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NCJ Number: 200383 Find in a Library
Title: Communities, Conferences and Restorative Social Justice
Journal: Criminal Justice  Volume:3  Issue:2  Dated:May 2003  Pages:139-160
Author(s): Rob White
Date Published: May 2003
Page Count: 22
Publisher: http://www.sagepublications.com 
Type: Issue Overview
Format: Article
Language: English
Country: United States of America
Annotation: This article discusses how community-building in Australia can be integrated into the practices of juvenile justice work, with attention to the need for conceptualizing juvenile delinquency prevention and juvenile sanctioning as a community task.
Abstract: As used in this article, "community" refers to a wide diversity of people with varying perceptions, interests, and safety concerns. As the first part of this article shows, the extent of community cohesion and societal resources at the neighborhood level has a major influence on the propensity of youth to develop criminal and antisocial behavior. This suggests that an effective policy for responding to juvenile crime is to enhance community prospects in addition to addressing specific factors related to individual behaviors. The second part of the article describes recent trends in "restorative justice," which is a model for responding to juvenile offending that emphasizes the repairing of social harm caused by crime by involving the offender, victims, and relevant community members in the sanctioning process. In Australia, the restorative justice model is applied to juvenile offending in the form of juvenile conferencing, through which the parties with a stake in the harm caused and the means for repairing it are brought together to develop a plan for holding the offender accountable for repairing the harm of his/her offense. The strengths and limitations of this approach are discussed. The final part of this article presents a model of "restorative social justice," an approach that is built upon the concepts of solidarity, compensation, and community empowerment. After exploring general principles of intervention for juveniles, this section describes a range of measures that might be adopted in juvenile delinquency prevention and sanctioning. Attention is given to social inclusion, practice based on communal objectives, the formation of communities of support, and the enhancement of community resources. The article concludes with a discussion of service provision and the role of juvenile justice professionals. 2 tables and 48 references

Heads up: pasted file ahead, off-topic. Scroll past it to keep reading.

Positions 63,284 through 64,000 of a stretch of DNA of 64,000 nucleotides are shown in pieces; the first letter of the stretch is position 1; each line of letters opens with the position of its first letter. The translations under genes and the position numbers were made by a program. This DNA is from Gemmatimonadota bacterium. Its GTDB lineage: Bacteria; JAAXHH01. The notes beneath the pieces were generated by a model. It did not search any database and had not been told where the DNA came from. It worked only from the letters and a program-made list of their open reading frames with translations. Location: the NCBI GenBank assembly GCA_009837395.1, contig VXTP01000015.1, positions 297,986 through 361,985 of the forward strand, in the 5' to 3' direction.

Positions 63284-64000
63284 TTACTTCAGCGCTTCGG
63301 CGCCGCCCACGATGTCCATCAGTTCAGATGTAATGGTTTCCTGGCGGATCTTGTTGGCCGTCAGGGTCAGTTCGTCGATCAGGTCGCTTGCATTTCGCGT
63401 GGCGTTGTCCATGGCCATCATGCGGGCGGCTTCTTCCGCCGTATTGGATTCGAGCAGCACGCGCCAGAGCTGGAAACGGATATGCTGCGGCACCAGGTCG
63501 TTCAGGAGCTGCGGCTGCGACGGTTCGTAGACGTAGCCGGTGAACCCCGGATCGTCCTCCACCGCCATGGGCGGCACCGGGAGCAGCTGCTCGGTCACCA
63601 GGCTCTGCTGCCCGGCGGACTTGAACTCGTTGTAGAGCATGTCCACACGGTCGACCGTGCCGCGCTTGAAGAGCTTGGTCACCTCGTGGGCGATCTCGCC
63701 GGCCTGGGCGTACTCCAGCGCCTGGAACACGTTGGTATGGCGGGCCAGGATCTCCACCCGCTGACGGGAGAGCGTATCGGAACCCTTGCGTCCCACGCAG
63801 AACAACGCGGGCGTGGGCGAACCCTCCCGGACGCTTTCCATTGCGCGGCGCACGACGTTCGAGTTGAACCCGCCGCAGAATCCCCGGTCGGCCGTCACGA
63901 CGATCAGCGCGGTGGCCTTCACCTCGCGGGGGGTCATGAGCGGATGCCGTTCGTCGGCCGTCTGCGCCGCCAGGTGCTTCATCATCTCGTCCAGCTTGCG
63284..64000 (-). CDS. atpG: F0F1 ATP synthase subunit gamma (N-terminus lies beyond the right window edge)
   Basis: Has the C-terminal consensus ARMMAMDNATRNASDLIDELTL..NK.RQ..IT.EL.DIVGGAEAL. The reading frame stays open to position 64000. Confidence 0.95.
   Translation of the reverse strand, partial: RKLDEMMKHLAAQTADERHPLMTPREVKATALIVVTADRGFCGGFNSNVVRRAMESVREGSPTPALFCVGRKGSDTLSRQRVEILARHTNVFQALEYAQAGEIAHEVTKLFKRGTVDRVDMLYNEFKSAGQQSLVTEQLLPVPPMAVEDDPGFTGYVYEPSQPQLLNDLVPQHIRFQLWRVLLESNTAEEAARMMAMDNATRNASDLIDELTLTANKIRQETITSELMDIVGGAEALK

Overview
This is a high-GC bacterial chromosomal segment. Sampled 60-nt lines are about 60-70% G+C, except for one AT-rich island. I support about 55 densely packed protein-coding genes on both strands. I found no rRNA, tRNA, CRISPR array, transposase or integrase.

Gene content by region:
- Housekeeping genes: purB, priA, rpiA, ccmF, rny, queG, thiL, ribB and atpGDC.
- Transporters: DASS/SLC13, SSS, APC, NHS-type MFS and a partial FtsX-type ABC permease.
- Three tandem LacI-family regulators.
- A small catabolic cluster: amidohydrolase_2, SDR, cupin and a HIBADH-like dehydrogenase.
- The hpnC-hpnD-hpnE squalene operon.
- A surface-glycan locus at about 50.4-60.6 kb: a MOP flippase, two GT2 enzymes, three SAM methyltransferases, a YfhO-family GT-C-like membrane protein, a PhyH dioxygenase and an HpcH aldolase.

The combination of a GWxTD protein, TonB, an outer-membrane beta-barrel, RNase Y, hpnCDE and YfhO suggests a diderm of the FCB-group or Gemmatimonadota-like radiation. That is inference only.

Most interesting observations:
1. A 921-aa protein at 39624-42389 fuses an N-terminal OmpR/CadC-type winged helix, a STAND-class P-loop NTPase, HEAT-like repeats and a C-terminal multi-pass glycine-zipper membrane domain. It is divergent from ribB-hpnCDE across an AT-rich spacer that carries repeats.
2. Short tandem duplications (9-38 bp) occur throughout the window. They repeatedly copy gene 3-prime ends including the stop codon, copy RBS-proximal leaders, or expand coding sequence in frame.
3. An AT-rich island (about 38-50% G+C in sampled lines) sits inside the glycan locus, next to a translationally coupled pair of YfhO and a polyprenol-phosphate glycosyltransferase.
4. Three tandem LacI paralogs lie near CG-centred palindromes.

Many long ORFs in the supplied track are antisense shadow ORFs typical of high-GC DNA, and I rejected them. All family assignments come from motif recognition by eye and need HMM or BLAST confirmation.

Main Term(s): Community-based corrections (juvenile)
Index Term(s): Australia; Community involvement; Family conferencing; Foreign juvenile justice systems; Restorative Justice; Social conditions
To cite this abstract, use the following link:
http://www.ncjrs.gov/App/publications/abstract.aspx?ID=200383

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